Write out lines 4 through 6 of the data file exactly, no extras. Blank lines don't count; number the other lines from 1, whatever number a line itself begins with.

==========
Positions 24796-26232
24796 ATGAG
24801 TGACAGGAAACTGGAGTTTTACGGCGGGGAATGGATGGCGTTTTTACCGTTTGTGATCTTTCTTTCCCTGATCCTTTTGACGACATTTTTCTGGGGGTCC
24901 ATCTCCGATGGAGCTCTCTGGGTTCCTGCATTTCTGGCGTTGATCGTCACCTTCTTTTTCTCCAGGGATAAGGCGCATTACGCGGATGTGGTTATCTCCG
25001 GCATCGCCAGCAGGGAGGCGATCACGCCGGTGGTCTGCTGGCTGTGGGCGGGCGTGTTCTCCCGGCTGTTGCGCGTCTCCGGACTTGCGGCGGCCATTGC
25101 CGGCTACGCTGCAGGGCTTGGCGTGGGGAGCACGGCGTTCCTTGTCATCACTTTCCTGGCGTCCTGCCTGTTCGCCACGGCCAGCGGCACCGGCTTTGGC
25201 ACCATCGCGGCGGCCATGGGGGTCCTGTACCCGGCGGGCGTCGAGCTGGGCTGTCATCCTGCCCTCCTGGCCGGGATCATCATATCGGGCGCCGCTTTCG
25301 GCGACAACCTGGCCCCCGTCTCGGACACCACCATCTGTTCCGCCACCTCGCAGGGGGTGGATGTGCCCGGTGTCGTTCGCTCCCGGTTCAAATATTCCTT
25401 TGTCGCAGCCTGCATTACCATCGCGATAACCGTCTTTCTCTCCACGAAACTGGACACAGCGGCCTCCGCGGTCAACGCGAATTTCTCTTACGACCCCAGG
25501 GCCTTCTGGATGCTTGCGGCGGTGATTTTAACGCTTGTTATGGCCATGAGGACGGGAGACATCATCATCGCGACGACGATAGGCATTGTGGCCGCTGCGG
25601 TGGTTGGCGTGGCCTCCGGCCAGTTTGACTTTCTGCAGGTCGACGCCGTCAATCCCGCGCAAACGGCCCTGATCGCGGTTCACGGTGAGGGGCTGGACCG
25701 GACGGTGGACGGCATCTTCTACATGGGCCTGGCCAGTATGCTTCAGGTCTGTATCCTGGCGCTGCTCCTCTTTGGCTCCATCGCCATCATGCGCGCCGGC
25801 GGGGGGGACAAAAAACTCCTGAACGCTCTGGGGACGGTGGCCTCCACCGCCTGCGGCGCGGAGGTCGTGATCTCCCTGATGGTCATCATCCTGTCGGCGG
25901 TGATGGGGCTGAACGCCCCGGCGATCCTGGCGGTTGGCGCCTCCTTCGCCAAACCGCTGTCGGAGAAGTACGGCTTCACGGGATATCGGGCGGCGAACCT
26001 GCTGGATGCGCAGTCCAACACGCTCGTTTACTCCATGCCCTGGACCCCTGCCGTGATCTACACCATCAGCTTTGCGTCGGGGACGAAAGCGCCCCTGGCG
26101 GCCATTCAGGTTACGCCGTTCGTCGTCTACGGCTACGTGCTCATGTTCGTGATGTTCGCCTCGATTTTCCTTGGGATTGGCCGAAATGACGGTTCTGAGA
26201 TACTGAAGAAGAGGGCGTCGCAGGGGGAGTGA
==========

24901 ATCTCCGATGGAGCTCTCTGGGTTCCTGCATTTCTGGCGTTGATCGTCACCTTCTTTTTCTCCAGGGATAAGGCGCATTACGCGGATGTGGTTATCTCCG
25001 GCATCGCCAGCAGGGAGGCGATCACGCCGGTGGTCTGCTGGCTGTGGGCGGGCGTGTTCTCCCGGCTGTTGCGCGTCTCCGGACTTGCGGCGGCCATTGC
25101 CGGCTACGCTGCAGGGCTTGGCGTGGGGAGCACGGCGTTCCTTGTCATCACTTTCCTGGCGTCCTGCCTGTTCGCCACGGCCAGCGGCACCGGCTTTGGC